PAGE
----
Almost Like Being There

As you can imagine, the last week has been fairly crazy — crazy in a good way, natch — and I apologize for not checking in here a bit more quickly.  I appreciate all the kind e-mails and notes — you’re all Good People.  Thanks for all the nice words.  I mean it.

BIO guru Jamie Morris sent out a heads up the other day to note that many of the remarks and sessions from the Compleat Biographers Conference in May have been made available by the University of Massachusetts — our hosts that day — for your viewing pleasure.  And just so you don’t have to go and find them, here they are:

First, here’s the opening session, with welcoming remarks by Ray Sheppard, and the opening address by Pulitzer Prize winner Debby Applegate (The Most Famous Man in America: The Biography of Henry Ward Beecher), who discusses the need for an organization like BIO, where writers can get together to learn from and support each other (Her stunning “I don’t know what to tell you” story comes at about seven minutes in):

Next, here’s a panel on Trends in Biography, where journalist D. Quincy Whitney, Henry Holt senior editor Helen Atsma, and biographers Gayle Feldman and Megan Marshall (The Peabody Sisters) discuss the future of biography — and, at times, publishing in general:

Next , here’s Harriet Reisen (Louisa May Alcott: The Woman Behind Little Women), editor Carole Deboer-Langworthy, Beatrice Mousli (Virginia Woolf), and Steve Weinberg (Armand Hammer: The Untold Story) discussing one of the most surprisingly difficult parts of writing a biography, Selecting A Subject:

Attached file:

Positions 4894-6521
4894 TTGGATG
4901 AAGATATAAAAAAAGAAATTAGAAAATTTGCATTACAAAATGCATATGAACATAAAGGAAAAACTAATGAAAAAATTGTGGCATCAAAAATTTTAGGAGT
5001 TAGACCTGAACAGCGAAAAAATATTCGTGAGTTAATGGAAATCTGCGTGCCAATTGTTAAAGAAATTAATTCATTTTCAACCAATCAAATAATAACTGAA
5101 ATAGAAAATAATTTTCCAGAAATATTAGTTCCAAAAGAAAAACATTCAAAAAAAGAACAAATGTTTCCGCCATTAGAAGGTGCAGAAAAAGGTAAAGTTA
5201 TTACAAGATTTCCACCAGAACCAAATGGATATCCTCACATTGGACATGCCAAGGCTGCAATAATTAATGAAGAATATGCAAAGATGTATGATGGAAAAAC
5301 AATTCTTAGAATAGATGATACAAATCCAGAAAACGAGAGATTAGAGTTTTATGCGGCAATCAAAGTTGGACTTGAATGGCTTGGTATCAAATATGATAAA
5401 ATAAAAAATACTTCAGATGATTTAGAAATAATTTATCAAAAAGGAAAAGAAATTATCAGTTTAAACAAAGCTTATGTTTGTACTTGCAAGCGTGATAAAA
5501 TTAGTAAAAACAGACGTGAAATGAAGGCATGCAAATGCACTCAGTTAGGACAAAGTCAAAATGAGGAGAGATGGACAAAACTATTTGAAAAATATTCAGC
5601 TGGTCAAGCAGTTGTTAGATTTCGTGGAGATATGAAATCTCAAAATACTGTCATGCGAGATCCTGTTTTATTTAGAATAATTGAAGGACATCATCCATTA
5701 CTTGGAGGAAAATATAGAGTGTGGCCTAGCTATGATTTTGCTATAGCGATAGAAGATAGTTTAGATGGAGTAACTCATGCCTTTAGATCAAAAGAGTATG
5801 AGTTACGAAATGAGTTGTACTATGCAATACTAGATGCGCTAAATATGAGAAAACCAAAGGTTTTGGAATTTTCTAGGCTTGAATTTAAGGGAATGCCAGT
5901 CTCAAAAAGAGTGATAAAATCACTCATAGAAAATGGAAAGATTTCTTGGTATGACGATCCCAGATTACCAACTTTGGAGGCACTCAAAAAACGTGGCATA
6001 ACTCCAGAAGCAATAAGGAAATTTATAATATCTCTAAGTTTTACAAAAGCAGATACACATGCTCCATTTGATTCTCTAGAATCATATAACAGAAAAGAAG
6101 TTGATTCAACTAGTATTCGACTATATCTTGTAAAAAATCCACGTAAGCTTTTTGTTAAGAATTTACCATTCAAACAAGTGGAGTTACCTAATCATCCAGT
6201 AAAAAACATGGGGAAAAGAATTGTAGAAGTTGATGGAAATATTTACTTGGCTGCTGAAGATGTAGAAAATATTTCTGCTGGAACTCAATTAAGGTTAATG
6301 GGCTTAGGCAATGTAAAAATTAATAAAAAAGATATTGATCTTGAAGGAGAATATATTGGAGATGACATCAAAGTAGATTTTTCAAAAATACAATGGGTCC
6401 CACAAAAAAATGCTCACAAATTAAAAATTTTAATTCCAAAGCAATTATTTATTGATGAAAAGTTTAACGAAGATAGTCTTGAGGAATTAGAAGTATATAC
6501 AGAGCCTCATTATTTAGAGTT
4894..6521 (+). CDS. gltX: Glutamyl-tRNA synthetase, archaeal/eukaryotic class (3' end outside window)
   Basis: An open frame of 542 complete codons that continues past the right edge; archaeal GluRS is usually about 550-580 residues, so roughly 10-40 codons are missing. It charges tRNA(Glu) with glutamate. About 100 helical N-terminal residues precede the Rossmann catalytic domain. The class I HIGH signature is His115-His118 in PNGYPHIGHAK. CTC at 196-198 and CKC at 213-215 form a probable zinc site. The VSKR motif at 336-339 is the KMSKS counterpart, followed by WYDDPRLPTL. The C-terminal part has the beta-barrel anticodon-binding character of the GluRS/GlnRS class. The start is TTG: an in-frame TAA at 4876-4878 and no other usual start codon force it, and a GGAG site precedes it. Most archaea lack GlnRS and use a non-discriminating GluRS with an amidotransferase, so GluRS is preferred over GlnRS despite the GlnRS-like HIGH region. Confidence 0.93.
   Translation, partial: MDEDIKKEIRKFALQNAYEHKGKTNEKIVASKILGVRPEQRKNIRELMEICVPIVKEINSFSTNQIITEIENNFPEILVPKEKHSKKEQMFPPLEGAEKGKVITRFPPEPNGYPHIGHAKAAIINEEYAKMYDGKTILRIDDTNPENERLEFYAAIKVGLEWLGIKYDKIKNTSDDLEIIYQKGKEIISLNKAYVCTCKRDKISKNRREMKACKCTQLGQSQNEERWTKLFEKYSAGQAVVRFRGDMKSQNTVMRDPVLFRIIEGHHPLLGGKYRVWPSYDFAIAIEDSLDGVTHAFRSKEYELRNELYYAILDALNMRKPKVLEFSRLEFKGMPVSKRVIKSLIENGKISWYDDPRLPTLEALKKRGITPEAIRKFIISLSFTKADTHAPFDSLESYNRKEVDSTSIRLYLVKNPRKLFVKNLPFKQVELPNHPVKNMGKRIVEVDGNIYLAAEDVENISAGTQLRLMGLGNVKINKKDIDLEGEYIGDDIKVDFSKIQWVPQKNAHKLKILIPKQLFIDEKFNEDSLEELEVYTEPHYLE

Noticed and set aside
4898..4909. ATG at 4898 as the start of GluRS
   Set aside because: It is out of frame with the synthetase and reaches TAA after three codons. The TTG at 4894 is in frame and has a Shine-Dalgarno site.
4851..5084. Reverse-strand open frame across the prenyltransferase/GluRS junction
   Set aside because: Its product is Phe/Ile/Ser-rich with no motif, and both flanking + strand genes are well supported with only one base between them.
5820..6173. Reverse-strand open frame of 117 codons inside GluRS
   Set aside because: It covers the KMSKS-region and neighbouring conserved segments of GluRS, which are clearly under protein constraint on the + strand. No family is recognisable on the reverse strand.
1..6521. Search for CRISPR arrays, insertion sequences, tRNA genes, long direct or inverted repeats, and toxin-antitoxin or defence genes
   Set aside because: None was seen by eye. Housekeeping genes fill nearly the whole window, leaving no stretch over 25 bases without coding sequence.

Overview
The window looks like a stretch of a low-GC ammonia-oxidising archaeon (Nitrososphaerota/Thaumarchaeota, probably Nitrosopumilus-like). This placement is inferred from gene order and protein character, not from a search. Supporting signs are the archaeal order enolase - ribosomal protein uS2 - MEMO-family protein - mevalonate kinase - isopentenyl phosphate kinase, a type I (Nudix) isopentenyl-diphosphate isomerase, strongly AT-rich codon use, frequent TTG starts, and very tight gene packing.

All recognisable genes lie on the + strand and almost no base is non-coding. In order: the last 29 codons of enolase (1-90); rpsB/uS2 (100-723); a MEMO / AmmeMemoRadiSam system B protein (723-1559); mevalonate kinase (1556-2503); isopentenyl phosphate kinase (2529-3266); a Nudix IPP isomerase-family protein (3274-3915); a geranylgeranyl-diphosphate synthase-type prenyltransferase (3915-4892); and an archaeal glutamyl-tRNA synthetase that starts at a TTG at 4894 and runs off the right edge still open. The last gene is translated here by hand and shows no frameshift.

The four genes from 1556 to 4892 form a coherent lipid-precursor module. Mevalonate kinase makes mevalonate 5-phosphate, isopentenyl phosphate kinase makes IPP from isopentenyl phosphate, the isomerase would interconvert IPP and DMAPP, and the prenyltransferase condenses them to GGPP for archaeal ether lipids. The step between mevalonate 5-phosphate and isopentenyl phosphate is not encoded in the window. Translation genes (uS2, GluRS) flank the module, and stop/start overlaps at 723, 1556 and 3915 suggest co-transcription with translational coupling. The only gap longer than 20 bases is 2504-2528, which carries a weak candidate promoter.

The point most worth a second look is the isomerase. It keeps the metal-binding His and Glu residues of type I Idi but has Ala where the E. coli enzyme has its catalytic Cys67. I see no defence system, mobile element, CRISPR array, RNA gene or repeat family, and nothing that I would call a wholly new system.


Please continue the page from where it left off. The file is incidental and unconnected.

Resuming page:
Now it’s the keynote speech by Jean Strouse, winner of the first BIO Award (there’s a bit of organizational housekeeping to take care of before Ms. Strouse speaks — her keynote begins at about 17 minutes in):

Next up, biographers Debby Applegate, James Bradley (Flags of Our Fathers), Anne C. Heller (Ayn Rand and the World She Made), and editors Yen Cheong and Lissa Warren head up a lively discussion on Marketing Your Biography. It’s one thing to write it; now how do you ensure it finds readers?

Finally, here’s a fun session — courtesy of Melissa Nathanson (who’s working on a bio of Justice Blackmun), Charles J. Shields (Mockingbird: A Portrait of Harper Lee), Will Swift (The Roosevelts and the Royals), Nancy Kriplen (The Eccentric Billionaire: John D. MacArthur–Empire Builder, Reluctant Philanthropist, Relentless Adversary), and Kitty Kelley (Oprah)on Dealing With The Family of your chosen subject:

Like what you see? C’mon, how could you not? If you’re not a member already, think about joining BIO. Go here.

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One response to “Almost Like Being There

  1. I signed up for that nwlteetser after your recommendation a few months ago. Through it, I was able to join up with an informal group of Boston area biographers a sort of support group to make sure we can actually finish our projects. Speaking of which, I’m still dying to learn about your secret project!

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